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NASA Won't Commit to 'Colbert' Space Module Yet

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An artist's conception of the installed Node 3 module on the International Space Station.NASA

Comedy Central's Stephen Colbert has been talking up the International Space Station recently, but NASA is iffy on naming a new module at the outpost after the comedian even if he wins the U.S. space agency's online naming contest.

On a recent episode of the "The Colbert Report," the eponymous host dismissed NASA's suggested name Serenity, which led the online voting as of last week, and challenged the U.S. space agency to honor the popularity of his TV persona in the final outcome.

"Will you now commit to naming that module Colbert if I win your online vote?" Colbert asked William Gerstenmaier, NASA associate administrator for space operations, during a satellite interview on Tuesday.

"Well, we're going to have to go think about that as we get all the votes and we see where we are," Gerstenmaier responded, noting that the voting continues until March 20.

"That's NASA's problem," Colbert said. "You guys think too much."

• Click here to submit your vote.

• Click here to visit FOXNews.com's Space Center.

The rules on NASA's contest site say that the U.S. space agency will take the popular vote into consideration as part of its naming process, rather than as the ultimate deciding factor.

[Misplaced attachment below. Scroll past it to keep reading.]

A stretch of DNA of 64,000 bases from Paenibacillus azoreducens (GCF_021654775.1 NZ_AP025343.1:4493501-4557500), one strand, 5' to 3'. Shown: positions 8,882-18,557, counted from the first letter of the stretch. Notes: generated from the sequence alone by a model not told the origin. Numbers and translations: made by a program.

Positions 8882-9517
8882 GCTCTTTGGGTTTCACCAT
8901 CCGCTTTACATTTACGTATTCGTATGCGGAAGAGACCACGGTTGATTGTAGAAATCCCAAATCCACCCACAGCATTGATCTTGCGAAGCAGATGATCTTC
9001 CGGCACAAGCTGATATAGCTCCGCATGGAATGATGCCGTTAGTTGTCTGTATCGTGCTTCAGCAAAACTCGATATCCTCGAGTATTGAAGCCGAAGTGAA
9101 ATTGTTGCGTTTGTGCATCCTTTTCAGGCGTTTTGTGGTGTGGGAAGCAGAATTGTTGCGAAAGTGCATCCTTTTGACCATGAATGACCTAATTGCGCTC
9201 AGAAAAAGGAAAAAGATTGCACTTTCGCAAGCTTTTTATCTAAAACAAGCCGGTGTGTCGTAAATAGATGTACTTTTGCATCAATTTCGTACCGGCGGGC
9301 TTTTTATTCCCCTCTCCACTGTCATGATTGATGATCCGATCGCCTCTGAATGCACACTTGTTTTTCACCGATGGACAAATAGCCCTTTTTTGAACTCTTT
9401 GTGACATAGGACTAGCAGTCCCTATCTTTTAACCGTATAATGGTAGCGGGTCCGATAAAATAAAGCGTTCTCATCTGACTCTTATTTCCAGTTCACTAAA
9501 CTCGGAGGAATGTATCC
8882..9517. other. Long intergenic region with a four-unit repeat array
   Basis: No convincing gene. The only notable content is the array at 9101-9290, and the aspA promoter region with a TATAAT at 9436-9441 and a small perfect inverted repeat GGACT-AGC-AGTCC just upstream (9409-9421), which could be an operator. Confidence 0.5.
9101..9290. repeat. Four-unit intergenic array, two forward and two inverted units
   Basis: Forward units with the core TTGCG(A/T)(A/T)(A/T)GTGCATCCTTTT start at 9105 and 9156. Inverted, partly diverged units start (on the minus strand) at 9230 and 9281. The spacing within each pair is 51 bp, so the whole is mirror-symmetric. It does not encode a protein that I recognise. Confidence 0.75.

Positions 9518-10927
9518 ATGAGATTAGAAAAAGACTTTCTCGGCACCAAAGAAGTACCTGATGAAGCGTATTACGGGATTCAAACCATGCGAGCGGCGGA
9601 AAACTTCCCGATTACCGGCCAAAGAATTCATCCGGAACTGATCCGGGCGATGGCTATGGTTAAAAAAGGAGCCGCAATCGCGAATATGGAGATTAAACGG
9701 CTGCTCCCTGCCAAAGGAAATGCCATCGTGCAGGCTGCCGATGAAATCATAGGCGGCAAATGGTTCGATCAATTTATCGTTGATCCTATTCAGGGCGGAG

That contest focuses on naming Node 3, a new space module set to launch later this year to the space station.

Node 3 holds eight fridge-sized racks for many of the space station's life support systems. It also houses an observation deck that would provide a working station for controlling the International Space Station's 57-foot robotic arm — not to mention excellent views for space station residents.

Colbert also brought up the future manned launches planned by nations such as India and Iran, and brought up the recent launch of NASA's Kepler space telescope.

"Folks, it is crucial that America leads way in finding habitable planets," Colbert noted. "Personally, I cannot wait to taste Ewok."

Colbert and Gerstenmaier discussed how NASA's new planet hunter will try to spot Earth-like planets by the dimming of a star's light from the planet passing in front.

"America finds itself in a new space race," Colbert said. "Parents, start naming your kids 'Buzz.'"

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